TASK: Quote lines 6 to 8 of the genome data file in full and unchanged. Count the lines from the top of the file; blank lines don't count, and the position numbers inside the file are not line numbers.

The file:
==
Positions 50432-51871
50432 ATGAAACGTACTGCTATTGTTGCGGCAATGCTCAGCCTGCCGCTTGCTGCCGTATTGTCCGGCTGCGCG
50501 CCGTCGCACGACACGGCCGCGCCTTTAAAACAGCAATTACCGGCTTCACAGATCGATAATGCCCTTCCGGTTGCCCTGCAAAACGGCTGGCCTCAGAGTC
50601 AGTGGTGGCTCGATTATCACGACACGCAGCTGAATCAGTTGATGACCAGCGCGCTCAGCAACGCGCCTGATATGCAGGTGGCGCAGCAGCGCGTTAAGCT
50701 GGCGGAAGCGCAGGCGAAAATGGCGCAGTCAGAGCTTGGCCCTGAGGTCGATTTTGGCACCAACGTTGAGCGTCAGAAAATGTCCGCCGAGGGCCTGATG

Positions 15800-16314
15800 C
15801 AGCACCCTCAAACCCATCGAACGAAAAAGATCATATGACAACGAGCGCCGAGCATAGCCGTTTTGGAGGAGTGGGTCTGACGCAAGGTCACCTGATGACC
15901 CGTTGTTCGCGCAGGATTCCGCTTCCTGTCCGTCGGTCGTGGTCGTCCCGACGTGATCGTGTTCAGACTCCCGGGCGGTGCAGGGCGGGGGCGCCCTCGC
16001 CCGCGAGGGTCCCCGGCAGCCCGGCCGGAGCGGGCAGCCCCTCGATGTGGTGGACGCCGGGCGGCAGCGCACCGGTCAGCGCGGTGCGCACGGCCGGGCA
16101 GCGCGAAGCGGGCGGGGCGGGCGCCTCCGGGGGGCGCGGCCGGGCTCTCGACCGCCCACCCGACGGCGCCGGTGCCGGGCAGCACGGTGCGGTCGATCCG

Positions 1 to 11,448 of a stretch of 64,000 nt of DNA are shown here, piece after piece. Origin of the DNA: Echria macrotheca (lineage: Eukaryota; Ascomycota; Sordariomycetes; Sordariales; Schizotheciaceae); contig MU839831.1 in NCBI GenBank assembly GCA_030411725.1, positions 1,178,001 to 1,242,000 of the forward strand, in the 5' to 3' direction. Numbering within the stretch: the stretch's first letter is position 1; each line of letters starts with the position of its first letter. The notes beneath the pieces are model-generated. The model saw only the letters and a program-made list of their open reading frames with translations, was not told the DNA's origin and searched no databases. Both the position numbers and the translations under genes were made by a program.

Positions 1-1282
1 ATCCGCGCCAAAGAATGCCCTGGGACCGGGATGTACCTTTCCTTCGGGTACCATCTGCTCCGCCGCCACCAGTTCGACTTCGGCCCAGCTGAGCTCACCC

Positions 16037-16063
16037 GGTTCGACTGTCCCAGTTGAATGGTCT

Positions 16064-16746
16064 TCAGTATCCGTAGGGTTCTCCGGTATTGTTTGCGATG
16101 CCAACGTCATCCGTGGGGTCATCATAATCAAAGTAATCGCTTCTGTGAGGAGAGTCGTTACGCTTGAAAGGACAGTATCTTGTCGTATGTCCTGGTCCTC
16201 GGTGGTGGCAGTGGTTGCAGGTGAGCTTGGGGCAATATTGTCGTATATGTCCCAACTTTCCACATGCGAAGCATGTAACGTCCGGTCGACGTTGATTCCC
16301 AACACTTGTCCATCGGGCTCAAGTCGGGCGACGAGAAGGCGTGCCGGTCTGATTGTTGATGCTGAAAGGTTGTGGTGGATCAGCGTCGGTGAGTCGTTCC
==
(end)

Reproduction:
Positions 15800-16314
15800 C
15801 AGCACCCTCAAACCCATCGAACGAAAAAGATCATATGACAACGAGCGCCGAGCATAGCCGTTTTGGAGGAGTGGGTCTGACGCAAGGTCACCTGATGACC